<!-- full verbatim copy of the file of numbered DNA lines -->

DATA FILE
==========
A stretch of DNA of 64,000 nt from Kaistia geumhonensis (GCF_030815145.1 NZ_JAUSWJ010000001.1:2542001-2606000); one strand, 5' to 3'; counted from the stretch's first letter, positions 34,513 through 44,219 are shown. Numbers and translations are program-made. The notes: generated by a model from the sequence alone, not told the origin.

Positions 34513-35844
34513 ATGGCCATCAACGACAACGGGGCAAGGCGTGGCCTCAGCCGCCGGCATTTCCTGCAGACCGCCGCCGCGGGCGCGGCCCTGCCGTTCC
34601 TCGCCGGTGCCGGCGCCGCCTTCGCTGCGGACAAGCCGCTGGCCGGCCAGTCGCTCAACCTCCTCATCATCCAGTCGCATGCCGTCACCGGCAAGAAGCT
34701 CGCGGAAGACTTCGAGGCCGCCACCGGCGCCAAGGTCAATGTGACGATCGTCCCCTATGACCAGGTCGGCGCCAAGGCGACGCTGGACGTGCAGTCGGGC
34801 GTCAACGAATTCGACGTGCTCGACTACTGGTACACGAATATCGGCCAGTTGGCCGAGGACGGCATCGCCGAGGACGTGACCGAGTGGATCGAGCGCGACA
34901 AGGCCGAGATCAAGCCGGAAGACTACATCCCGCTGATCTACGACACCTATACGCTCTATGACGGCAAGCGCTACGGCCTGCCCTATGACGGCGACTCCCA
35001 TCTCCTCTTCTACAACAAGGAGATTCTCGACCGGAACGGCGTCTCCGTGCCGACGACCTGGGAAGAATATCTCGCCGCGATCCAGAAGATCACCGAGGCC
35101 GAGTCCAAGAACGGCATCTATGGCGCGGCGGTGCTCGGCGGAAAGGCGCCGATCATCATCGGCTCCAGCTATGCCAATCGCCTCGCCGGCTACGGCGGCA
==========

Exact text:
A stretch of DNA of 64,000 nt from Kaistia geumhonensis (GCF_030815145.1 NZ_JAUSWJ010000001.1:2542001-2606000); one strand, 5' to 3'; counted from the stretch's first letter, positions 34,513 through 44,219 are shown. Numbers and translations are program-made. The notes: generated by a model from the sequence alone, not told the origin.

Positions 34513-35844
34513 ATGGCCATCAACGACAACGGGGCAAGGCGTGGCCTCAGCCGCCGGCATTTCCTGCAGACCGCCGCCGCGGGCGCGGCCCTGCCGTTCC
34601 TCGCCGGTGCCGGCGCCGCCTTCGCTGCGGACAAGCCGCTGGCCGGCCAGTCGCTCAACCTCCTCATCATCCAGTCGCATGCCGTCACCGGCAAGAAGCT
34701 CGCGGAAGACTTCGAGGCCGCCACCGGCGCCAAGGTCAATGTGACGATCGTCCCCTATGACCAGGTCGGCGCCAAGGCGACGCTGGACGTGCAGTCGGGC
34801 GTCAACGAATTCGACGTGCTCGACTACTGGTACACGAATATCGGCCAGTTGGCCGAGGACGGCATCGCCGAGGACGTGACCGAGTGGATCGAGCGCGACA
34901 AGGCCGAGATCAAGCCGGAAGACTACATCCCGCTGATCTACGACACCTATACGCTCTATGACGGCAAGCGCTACGGCCTGCCCTATGACGGCGACTCCCA
35001 TCTCCTCTTCTACAACAAGGAGATTCTCGACCGGAACGGCGTCTCCGTGCCGACGACCTGGGAAGAATATCTCGCCGCGATCCAGAAGATCACCGAGGCC
35101 GAGTCCAAGAACGGCATCTATGGCGCGGCGGTGCTCGGCGGAAAGGCGCCGATCATCATCGGCTCCAGCTATGCCAATCGCCTCGCCGGCTACGGCGGCA